Phishing activity increased 400 percent as consumers began their holiday shopping over the first two week of November, according to a new report by Zscaler.
Zscaler compared the number of phishing attacks during the first 14 days of October to the first 14 days of November and found that the uptick in online shopping provides threat actors with an opportunity to launch phishing attacks. Mock Amazon emails, text message giveaways, and PayPal lookalikes all front fraudulent links that can compromise bank accounts and personal information.
To avoid falling victim, Zscaler recommends using extra caution while online this time of year. The organization suggests enabling two-factor authentication, maintaining a secure connection, and avoiding links from unknown senders to protect oneself.
The Department of Homeland Security’s (DHS) Cybersecurity and Infrastructure Security Agency (CISA) is also asking consumers to use caution when shopping online. Shopping through trusted sources, using safe methods for purchases, and keeping devices up to date can all help combat fraudulent activity.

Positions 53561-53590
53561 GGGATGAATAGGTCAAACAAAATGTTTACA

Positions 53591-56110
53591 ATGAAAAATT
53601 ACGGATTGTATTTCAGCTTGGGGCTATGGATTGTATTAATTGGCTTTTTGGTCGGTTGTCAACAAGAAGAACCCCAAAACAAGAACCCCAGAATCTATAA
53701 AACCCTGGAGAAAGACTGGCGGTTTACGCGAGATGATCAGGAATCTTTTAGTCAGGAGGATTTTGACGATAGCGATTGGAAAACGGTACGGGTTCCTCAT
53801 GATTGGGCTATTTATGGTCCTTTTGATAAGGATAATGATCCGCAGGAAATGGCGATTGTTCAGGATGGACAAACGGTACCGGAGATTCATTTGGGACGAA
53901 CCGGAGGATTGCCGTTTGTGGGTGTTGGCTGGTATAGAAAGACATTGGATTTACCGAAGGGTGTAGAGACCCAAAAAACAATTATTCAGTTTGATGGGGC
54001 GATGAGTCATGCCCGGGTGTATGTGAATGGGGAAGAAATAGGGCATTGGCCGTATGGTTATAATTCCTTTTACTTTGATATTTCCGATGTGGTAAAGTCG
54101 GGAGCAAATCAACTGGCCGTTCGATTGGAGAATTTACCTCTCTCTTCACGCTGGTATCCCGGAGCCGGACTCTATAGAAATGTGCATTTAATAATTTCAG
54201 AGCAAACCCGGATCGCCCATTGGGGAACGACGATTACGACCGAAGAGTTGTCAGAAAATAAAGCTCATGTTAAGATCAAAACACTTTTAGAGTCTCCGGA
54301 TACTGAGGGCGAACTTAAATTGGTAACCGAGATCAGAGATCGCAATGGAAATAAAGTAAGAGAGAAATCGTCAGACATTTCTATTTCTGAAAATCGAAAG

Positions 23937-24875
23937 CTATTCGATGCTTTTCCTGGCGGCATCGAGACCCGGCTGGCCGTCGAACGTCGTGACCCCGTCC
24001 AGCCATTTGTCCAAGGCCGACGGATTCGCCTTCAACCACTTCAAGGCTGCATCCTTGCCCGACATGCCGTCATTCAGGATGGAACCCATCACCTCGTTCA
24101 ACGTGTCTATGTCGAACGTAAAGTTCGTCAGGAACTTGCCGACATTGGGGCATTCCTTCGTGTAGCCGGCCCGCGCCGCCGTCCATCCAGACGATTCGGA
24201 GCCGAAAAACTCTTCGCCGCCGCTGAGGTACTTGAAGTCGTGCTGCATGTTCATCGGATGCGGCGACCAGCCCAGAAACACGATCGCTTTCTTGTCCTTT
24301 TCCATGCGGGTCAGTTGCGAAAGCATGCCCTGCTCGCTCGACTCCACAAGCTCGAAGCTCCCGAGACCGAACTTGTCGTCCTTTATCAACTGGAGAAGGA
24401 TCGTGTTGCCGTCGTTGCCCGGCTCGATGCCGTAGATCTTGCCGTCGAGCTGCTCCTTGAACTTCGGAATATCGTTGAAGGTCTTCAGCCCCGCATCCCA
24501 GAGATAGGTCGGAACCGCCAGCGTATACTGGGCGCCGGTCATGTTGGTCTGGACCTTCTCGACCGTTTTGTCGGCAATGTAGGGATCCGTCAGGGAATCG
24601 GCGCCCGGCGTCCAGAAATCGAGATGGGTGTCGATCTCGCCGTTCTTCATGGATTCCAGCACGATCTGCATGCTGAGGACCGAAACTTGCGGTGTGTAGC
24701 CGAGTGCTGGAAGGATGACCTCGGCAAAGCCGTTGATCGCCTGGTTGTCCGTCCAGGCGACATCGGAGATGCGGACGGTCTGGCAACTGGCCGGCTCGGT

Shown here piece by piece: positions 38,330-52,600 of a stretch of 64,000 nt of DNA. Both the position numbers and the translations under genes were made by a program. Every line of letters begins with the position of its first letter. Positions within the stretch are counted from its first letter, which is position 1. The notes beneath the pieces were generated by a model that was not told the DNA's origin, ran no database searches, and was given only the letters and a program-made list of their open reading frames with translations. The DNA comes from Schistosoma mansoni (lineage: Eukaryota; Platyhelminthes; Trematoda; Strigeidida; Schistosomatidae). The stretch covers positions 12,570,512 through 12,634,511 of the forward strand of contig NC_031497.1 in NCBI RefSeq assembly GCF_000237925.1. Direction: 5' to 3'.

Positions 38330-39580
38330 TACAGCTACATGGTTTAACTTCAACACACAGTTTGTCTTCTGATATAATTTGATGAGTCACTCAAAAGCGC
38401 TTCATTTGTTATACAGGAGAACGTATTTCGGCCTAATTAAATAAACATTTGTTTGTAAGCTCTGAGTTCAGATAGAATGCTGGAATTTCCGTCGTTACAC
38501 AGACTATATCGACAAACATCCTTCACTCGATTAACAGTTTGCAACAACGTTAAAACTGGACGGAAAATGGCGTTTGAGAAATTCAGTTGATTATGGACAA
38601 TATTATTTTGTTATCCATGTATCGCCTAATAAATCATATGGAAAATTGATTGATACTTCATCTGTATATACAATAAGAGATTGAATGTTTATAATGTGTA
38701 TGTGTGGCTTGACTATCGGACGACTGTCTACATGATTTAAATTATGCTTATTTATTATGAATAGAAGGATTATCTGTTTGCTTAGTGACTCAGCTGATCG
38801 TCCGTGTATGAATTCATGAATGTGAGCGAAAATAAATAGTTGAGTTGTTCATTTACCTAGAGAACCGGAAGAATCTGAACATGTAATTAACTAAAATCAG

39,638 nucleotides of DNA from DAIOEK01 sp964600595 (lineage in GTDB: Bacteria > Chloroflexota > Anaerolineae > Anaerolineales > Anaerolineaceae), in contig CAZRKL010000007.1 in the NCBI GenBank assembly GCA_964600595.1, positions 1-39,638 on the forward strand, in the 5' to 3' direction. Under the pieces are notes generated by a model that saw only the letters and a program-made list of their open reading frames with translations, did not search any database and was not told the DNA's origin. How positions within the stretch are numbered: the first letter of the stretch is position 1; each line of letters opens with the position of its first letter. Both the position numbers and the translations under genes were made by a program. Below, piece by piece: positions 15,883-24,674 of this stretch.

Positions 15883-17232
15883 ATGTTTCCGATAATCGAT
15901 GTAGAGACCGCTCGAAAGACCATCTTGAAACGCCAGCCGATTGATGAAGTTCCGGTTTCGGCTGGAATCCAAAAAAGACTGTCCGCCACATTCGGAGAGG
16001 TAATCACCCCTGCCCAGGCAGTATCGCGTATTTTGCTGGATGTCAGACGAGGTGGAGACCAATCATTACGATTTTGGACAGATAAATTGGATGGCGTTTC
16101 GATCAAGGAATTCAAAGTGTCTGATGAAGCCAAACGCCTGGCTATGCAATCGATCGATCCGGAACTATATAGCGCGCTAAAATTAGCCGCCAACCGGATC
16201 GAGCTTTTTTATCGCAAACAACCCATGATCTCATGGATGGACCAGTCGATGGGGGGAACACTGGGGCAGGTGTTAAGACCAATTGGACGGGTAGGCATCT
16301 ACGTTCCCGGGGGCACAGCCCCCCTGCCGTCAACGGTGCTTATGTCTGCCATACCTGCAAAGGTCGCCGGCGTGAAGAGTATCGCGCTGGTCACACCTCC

“The holiday season is a prime time for hackers, scammers, and online thieves,” CISA Director Christopher Krebs said in a press release. “The good news is you don’t need to be a cybersecurity pro to defend yourself. It’s often the simple things that make a big difference in protecting yourself and your family from cyber threats and scams.”